TV and major motion picture deals (one not announced and yet and the other, sadly, was cancelled half way through the negotiation, much to our dismay)

50 print runs for my longest-selling title, Jamie Ford’s HOTEL ON THE CORNER OF BITTER AND SWEET—which originally published in 2009. Up from 46 just last year. The Energizer Bunny of novels with millions sold!

conferences attended (which includes Y’ALL West, RWA, Frankfurt Book Fair, and Honolulu Writers Conference)

Millions of units sold of bestselling series, which had a 10th-anniversary edition in 2016—yay Gallagher Girls!

Millions of units sold of bestselling individual title. WOOL just keeps finding new readers.

Millions of units sold of two bestselling series—yay Marie Lu!

140 physical holiday cards sent

713 electronic holiday cards sent (up from 539 in 2015)

Not telling it’s so embarrassing eggnog chai lattes consumed during November and December (I actually tracked them this year, and that just made me less likely to share the actual number.)

Lots of late nights reading on my living-room chaise with Chutney (that old dame just keeps getting more snuggly with every year)

All great days loving my job!

Welcome to the new New Year!

Photo Credit: Richard Grandmorin


Former Egmont Authors: Check Your Royalty Statements

Publishing is a complex business with a lot of moving parts. Every contract is unique, and most errors we find on royalty statements are caused by data-entry mishaps that occur when contract terms are incorrectly keyed into publishers’ accounting systems.

In other words, human error is often the culprit.

So I’m going to give Lerner the benefit of the doubt and assume that such a scenario is currently at play here.

A recap of history for context: In January 2016, news hit the wires that Egmont USA children’s publisher was closing up shop due to its failure to find a buyer.

This created a lot of consternation, as more than 100 titles that were going to be published were now suddenly in limbo and contracts would most likely be canceled.

Good news was just around the corner, though, in the shape of Lerner, who bought out the titles and committed to honoring the contracts. Authors would live happily ever after!

Until their royalty statements arrived.

On the surface, everything looks normal. Royalty rates appear to be the same as they were under Egmont—except for one very crucial difference. Egmont contracts specified that author royalties would be calculated based on list price. But when the Lerner statements arrived, royalties are now being calculated based on net amounts received.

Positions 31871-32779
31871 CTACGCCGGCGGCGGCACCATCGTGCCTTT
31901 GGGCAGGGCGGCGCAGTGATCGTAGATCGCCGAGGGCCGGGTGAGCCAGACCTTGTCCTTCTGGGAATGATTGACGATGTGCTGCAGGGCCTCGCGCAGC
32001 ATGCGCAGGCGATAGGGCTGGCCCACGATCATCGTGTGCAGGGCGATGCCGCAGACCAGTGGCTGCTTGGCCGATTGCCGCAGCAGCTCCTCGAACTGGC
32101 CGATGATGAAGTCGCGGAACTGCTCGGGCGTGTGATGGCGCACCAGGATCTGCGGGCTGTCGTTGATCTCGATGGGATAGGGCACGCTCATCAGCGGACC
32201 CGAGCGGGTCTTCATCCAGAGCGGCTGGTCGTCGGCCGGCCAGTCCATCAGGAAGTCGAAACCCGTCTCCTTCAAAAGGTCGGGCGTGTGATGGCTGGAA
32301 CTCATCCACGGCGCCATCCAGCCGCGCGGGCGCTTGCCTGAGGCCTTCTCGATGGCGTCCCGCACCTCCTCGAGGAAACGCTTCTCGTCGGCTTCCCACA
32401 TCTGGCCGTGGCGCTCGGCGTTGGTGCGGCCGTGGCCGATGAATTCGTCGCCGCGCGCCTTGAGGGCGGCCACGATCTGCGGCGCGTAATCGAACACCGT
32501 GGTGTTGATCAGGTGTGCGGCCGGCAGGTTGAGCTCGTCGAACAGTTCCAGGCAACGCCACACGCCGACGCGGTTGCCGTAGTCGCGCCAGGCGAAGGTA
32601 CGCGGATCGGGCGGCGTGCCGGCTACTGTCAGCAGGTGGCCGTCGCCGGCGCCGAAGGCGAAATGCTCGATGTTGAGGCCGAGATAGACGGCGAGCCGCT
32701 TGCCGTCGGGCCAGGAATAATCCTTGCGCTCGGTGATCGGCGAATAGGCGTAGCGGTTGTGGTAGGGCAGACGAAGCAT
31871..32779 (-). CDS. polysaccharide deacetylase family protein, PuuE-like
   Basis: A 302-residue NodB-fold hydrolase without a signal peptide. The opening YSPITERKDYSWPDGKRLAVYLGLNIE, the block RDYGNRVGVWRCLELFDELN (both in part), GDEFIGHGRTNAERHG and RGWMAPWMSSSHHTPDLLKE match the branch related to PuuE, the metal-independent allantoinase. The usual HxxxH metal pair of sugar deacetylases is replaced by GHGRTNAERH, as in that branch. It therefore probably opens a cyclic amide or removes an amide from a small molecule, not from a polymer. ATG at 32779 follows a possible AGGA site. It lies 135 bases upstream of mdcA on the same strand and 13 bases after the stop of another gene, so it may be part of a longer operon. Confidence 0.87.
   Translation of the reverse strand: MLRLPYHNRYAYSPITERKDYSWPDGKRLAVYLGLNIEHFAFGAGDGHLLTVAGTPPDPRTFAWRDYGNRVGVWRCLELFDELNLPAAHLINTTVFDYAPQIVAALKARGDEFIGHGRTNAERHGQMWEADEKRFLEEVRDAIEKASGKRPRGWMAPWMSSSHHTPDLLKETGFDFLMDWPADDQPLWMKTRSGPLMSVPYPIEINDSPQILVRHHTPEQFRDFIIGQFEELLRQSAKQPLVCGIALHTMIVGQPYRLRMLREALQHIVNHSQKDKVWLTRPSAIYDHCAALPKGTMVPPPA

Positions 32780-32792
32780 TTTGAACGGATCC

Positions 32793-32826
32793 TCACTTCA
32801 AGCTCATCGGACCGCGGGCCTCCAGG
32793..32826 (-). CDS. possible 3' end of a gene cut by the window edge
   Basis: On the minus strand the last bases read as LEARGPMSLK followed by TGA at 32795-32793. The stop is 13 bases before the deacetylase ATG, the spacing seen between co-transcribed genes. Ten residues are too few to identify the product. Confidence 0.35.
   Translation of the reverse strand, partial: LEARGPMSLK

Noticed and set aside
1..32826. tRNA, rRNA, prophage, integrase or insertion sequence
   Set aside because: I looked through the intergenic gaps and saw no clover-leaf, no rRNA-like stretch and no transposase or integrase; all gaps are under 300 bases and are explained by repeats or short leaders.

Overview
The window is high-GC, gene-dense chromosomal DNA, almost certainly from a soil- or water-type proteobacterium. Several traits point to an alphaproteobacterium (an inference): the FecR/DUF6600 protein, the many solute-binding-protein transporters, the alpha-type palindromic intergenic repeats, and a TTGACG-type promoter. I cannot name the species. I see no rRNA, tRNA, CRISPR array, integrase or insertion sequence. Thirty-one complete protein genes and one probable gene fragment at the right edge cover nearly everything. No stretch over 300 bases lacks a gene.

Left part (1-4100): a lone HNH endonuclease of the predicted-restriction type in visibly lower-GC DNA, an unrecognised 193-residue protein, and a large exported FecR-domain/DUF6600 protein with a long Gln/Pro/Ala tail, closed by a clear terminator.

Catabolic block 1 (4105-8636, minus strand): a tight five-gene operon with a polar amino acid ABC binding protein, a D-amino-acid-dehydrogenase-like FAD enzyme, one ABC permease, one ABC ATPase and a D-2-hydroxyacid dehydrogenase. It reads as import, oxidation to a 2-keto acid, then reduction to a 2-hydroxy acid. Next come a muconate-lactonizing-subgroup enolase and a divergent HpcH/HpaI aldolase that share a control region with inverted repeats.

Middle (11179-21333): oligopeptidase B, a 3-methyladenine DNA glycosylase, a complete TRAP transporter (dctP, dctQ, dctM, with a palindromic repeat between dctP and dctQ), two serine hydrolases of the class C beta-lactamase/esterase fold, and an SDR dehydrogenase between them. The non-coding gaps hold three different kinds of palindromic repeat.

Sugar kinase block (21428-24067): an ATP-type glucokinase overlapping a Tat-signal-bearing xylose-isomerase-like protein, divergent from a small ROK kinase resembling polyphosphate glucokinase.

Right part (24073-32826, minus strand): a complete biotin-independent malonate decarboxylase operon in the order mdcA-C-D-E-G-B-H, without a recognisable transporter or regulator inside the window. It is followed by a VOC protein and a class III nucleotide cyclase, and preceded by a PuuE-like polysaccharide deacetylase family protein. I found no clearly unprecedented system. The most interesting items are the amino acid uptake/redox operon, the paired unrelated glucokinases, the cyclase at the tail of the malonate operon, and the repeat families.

Not the same thing.

How do they differ? Let’s do some easy math: 10% of list price = approximately 20% of net amounts received. If this in play, the author will earn approximately the same amount of money, regardless of whether the calculation is done based on list price or based on net amounts received.

So not a big deal. The problem occurs if the number “10” stays the same, but how it was calculated changes.

Here’s why: 10% of net amounts receive is one-half (1/2) the royalty money earned in comparison to 10% of list price.

That’s a significant drop for the author.

It’s pretty easy to see how this might simply be a data-entry mistake. Either way, I feel compelled to alert writers might have been unagented when they signed contracts with Egmont and, thus, probably didn’t catch this accounting error—especially if they are unfamiliar with deciphering royalty statements.

It is also possible that a fair amount of literary agents have also missed it—especially if they haven’t yet audited the Lerner statements.

So former Egmont authors, check your contract, and then check your royalty statements. Make sure you’re getting paid everything you’re contractually owed!

Photo Credit: Ano Lobb


Why It’s Dangerous To Think That “Diverse Books” is the Latest Hot Trend

Just recently, PW published an article in which agents shared their thoughts on children’s books and YA trends. Although I’m quite tickled that so many agents are seeing lots of submissions featuring diverse characters, it’s dangerous to consider diversity the latest YA trend.

I’m sure I’m not the only agent who can say they’ve been repping diverse authors/books since day one. It certainly didn’t take a trend for me to sign those books and authors (for example, Kelly Parra’s awesome MTV Book Graffiti Girl in 2007, Kim Reid’s memoir No Place Safe in 2007, and Simone Elkeles’s Perfect Chemistry in 2008). But I can say this: unequivocally, before #WeNeedDiverseBooks became a rallying cry in April 2014, selling in a diverse author/book was tons harder to do. I have my submission logs to prove it. It often took me about 12 to 16 months of grim determination to find a diverse book a home.